The difference between a paid Wikipedia editor and a professional Wikipedia editor is a question of ethics. Professional Wikipedia editors take their epistemic responsibilities very seriously and adopt an ethical approach to editing; paid Wikipedia editors, on the other hand, edit purely for financial gain.
Wikipedia does not have any rules per se, what it does have is a set of fluctuating guidelines and policies, interpreted differently by different editors. The resulting bureaucratic, inconsistent platform has made life difficult for marketing and PR departments. There is a genuine need in the business community for accurate Wikipedia content, but the resulting inconsistencies of the platform place many at a disadvantage. The demand for fair, accurate encyclopaedia content has given rise to a cottage industry of paid Wikipedia editors. However, many of Wikipedia’s volunteer editors believe that information becomes tainted when money enters the equation. Many members of Wikipedia think that paid editing leads to biased content. Wikipedians are right to be concerned; paid editors will post anything a marketing, PR or social media manager tells them to display. This practice is what leads to biased content poisoning the well. Professional Wikipedia editors, on the other hand, mediate between Wikipedia and businesses allowing them to post fair, up to date content so long as it adheres to Wikipedia’s stringent, community enforced guidelines. This professional approach to paid editing helps businesses learn about the platform while simultaneously keeping Wikipedia a reliable, neutral source of unbiased knowledge and valuable social proof.
A professional Wikipedia editor never discloses his clients to anyone, ever!
Embittered vigilante trolls arguably cause more damage to Wikipedia than paid editors, vandals, high school students and PR firms put together.
When hiring freelancers, it is standard practice to ask for samples of their work, after all, how else can you tell if their work is any good? For freelancer’s, showing the client’s a portfolio of their best work is an effective way of selling services and building trust. However, due to some of Wikipedia’s more overzealous editors policing paid editing outside of the site, often stalking and harassing professional editors and their clients on and offline; sharing samples of work is a risk a professional editor would never be willing to take. One notorious anti-business troll going by the name of MER-C even posts links to popular freelancing sites on their user-page and also brags about their affiliation with a group of anti-business trolls known as “The Cabal”.
Once an anti-business troll has convinced him or herself that paid editing has taken place, they will vandalise the content regardless of whether it complies with Wikipedia’s guidelines or not. Such acts of epistemic vandalism include reverting perfectly good edits, placing ugly maintenance tags on a page or deleting the page altogether. Embittered vigilante trolls arguably cause more damage to Wikipedia than paid editors, vandals, high school students and PR firms put together.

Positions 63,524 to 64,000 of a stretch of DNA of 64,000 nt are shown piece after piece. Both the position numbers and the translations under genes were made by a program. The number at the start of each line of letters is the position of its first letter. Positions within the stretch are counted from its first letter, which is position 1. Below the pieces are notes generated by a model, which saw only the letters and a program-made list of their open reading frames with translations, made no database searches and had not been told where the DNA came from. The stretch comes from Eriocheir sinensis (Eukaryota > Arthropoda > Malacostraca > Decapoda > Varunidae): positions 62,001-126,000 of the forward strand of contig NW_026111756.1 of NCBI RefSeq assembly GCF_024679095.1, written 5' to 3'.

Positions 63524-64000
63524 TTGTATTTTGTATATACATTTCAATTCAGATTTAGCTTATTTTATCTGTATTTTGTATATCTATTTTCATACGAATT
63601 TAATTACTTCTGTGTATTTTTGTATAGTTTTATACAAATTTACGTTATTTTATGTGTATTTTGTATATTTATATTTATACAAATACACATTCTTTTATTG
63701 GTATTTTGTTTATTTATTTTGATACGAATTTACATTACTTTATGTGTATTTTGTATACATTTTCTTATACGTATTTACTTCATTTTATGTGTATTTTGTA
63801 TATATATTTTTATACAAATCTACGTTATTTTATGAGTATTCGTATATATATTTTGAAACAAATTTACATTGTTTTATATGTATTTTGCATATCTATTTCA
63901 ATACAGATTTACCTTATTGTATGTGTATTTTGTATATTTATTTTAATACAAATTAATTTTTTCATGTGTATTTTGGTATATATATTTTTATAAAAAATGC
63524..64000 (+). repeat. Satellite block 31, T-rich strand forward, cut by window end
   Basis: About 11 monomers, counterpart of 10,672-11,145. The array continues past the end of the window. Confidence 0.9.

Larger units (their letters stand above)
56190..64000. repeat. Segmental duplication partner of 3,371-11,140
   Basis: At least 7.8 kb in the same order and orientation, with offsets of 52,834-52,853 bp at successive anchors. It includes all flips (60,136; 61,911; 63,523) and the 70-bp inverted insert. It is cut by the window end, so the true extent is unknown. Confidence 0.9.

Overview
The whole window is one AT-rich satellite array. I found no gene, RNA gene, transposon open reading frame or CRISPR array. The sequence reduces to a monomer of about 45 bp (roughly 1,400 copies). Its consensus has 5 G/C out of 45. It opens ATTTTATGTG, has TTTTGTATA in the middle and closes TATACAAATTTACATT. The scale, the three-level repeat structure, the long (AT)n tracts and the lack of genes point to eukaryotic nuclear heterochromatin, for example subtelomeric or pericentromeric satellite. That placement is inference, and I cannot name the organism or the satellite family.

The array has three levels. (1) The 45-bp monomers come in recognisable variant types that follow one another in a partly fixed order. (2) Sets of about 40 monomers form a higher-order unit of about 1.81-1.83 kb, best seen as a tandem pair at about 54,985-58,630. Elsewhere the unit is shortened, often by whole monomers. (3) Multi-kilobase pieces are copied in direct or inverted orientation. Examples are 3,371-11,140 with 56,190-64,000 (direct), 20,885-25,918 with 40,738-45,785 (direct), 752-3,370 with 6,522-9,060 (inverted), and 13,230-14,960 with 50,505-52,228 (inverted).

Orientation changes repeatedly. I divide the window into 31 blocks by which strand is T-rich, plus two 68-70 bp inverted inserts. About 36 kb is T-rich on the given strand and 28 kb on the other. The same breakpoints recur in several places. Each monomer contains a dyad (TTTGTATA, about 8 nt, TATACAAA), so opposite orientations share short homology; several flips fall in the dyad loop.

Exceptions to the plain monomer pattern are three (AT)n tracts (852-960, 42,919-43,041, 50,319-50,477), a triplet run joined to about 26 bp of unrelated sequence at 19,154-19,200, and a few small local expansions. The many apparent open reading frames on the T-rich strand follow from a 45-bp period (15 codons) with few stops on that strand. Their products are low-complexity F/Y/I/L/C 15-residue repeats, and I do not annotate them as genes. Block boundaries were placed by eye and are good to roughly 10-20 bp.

It is because of these unsavoury, rogue editors, that professional Wikipedia editors must build trust with their clients, not by showing examples of their work, but by demonstrating their knowledge of Wikipedia’s inner workings. Whereas a paid Wikipedia editor might disclose their work to impress a potential client, a professional Wikipedia editor will not. Professional Wikipedia editors frequently lose potential clients for refusing to show samples, but by doing so, retain valuable long-term clients.
A Professional Wikipedia editor only takes on notable clients.
When hiring a professional Wikipedia editor for the first time, it might seem like they are playing devil’s advocate, they may even seem reluctant to take you on as a client. To take on a client, an editor needs to be sure that the business is notable enough for inclusion in the encyclopaedia. The best way to determine whether a client is worth taking on is to think like the commerce hating Wikipedians policing the platform. One must evaluate the businesses press footprint, surveying the lay of the land for potential problems. On the other hand, a paid editor will say pretty much anything to land a contract.
Professional Wikipedia editors are aware of Wikipedia’s stringent criteria for notability and therefore only work with clients who meet Wikipedia’s notability guidelines. To be considered notable a client must have several articles written in reliable publications, known for thorough fact-checking and high editorial standards. Therefore, if a client does not have any reliable sources, a professional editor will politely advise them to consult with a PR firm, before attempting a Wikipedia page.
A professional Wikipedia editor is not afraid to tell his clients no.
Wikipedia editors have their work rigorously scrutinised by the community. For editors who routinely post business-related content, the scrutiny verges on stifling. Therefore editors working covertly on behalf of businesses must take extra care to adhere to Wikipedia’s guidelines. Businesses wishing to improve their Wikipedia presence may often want to include sales-based rhetoric akin to the copy on their company website. They may also want to add links to promotional material, backlinks, logos and list every single fluffy award their business has received. A professional Wikipedia editor must manage their client’s expectations, being honest and realistic about what companies can and can’t do on the platform; essentially mediating between the world of PR and the culture of Wikipedia.